nginx on OS X (for pelican)

Installing nginx on OS X is fairly straight forward.

It involves using a pkg manager like homebrew. Additionally, if you want to use it with something like pelican, there are a couple tweaks I do to faciliate local development on my laptop.

nginx installation

Starting off, we install nginx with brew:

brew install nginx

nginx startup

As the last part of the install, we need to link the plist and then load the plist so launchd will keep nginx running. We can do that with:

ln -sfv /usr/local/opt/nginx/*.plist ~/Library/LaunchAgents

I make a tweak to the plist to keep nginx running (meaning that if I edit the config file and kill nginx, launchd will restart it for me). I put this bit right above the line <key>Label</key>.

<key>KeepAlive</key>
	<dict>
	<key>SuccessfulExit</key>
	<false/>
</dict>

Loading the plist:

launchctl load ~/Library/LaunchAgents/homebrew.mxcl.nginx.plist

nginx configuration

Now we can go edit the nginx config file (by defafult, brew puts this in /usr/local/etc/nginx).

Here is a snippet from the nginx config. I specify a root that is where I’m doing my pelican work, in the output directory. Of note, I enable autoindex for the ‘drafts’ directory because there is no index page. The idea being that for publication, you don’t want people rooting around in your drafts, and with out a direct link, it will (in essence) keep people out. For my deveopment machine, there is no harm in making it a little easier for me to look at drafts while I’m working on pages.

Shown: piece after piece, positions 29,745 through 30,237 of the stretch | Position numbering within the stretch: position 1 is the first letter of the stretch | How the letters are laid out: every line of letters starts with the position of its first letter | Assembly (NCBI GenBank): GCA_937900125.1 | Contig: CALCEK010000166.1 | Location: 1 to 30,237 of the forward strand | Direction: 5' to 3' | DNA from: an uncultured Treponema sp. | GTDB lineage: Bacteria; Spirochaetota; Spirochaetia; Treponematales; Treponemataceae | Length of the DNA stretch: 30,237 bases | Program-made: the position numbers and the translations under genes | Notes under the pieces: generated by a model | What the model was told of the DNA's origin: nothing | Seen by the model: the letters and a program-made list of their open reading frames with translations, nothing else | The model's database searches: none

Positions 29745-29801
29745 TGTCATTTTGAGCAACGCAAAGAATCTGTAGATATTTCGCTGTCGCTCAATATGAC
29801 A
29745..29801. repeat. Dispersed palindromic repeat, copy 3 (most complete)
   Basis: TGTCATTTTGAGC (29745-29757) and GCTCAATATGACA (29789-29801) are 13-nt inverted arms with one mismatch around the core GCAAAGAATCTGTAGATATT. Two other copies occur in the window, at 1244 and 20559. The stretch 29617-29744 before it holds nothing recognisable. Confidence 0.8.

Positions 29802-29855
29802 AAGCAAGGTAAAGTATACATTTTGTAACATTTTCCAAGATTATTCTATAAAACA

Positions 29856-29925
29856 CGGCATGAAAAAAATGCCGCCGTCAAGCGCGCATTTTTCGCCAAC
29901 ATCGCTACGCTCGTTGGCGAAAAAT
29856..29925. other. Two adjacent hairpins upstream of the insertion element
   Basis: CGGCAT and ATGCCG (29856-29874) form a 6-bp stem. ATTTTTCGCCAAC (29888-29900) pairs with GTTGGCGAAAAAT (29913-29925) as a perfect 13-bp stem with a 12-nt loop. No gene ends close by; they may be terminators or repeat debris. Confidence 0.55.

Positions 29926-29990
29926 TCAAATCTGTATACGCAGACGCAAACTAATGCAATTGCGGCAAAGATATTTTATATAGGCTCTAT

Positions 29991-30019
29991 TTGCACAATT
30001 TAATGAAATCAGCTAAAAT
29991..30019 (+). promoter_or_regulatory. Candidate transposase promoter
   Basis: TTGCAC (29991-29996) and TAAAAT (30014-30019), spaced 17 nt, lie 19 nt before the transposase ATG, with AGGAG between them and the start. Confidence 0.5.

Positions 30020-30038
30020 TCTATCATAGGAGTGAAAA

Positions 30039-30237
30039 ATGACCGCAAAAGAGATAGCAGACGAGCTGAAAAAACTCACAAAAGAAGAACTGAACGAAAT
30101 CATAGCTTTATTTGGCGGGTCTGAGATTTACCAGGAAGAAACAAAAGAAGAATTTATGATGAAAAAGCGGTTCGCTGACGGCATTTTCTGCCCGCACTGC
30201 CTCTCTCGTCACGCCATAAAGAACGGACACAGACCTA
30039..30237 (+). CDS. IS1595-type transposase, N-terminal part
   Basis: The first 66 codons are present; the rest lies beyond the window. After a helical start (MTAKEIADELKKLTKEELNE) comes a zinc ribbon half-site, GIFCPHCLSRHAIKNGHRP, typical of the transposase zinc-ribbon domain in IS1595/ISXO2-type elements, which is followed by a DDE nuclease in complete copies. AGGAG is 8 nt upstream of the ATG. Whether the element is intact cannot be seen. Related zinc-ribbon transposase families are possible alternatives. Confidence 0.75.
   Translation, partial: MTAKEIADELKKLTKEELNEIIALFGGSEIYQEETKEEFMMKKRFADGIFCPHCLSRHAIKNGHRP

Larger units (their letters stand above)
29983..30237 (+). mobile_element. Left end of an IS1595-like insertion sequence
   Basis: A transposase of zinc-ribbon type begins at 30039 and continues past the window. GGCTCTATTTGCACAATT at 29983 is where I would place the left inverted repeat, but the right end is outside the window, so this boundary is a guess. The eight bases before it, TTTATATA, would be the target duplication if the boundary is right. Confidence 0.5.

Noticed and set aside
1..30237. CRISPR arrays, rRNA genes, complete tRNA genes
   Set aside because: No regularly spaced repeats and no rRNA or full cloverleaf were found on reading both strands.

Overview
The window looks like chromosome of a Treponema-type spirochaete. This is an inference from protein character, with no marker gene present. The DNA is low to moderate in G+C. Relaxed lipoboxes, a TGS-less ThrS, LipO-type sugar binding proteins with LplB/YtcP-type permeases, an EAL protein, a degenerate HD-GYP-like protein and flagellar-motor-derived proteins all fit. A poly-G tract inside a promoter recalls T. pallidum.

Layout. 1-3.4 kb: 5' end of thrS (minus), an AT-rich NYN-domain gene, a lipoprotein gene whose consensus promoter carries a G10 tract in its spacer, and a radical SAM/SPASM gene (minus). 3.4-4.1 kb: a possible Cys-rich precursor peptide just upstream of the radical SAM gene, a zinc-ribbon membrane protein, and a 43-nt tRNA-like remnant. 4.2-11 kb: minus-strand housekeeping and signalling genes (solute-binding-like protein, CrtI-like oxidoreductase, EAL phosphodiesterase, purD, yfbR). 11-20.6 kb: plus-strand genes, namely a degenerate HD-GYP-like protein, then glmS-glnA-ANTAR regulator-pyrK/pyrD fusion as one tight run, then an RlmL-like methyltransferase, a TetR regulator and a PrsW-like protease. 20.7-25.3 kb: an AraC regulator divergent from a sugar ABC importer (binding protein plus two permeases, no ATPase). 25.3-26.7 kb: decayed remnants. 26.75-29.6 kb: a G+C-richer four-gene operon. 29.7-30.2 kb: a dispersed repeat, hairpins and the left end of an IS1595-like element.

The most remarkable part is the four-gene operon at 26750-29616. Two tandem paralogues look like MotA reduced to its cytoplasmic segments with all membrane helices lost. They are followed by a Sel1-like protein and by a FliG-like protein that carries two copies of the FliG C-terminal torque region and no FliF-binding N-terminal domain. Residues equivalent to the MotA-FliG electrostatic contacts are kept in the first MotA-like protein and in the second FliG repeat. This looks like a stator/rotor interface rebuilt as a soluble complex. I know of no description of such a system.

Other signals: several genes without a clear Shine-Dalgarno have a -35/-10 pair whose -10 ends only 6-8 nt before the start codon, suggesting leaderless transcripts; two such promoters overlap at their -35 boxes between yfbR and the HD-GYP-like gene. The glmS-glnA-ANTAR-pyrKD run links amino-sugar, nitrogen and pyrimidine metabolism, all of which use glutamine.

server {
	listen       8000;
	server_name  test.your_domain.com;
	root /Users/louisk/path/to/pelican/your_domain.com/output;
	index  index.html
	index.htm;
	location /drafts {
		autoindex on;
		allow 127.0.0.1;
	}
	error_page 500 502 503 504 /50x.html;
	location = /50x.html {
		root html;
	}
}

/etc/hosts

If you’re running nginx on a desktop or laptop, changes are you aren’t planning on doing a lot of web hosting with it. Additionally, you probably don’t want to run a DNS server (even a light weight one) either. Fortunately, you don’t have. Some modifications to /etc/hosts and we should be up and running. The reason I used test as a subdomain, is that I didn’t want to collide with any of the actual domain running external to the laptop (in case I want to have a browser page open with both the test site and the regular production site at the same time).

127.0.0.1 test.your_domain.com

Now, you should be able to point your browser at ‘test.your_domain.com:8000’ and you should see the proper content that pelican has generated.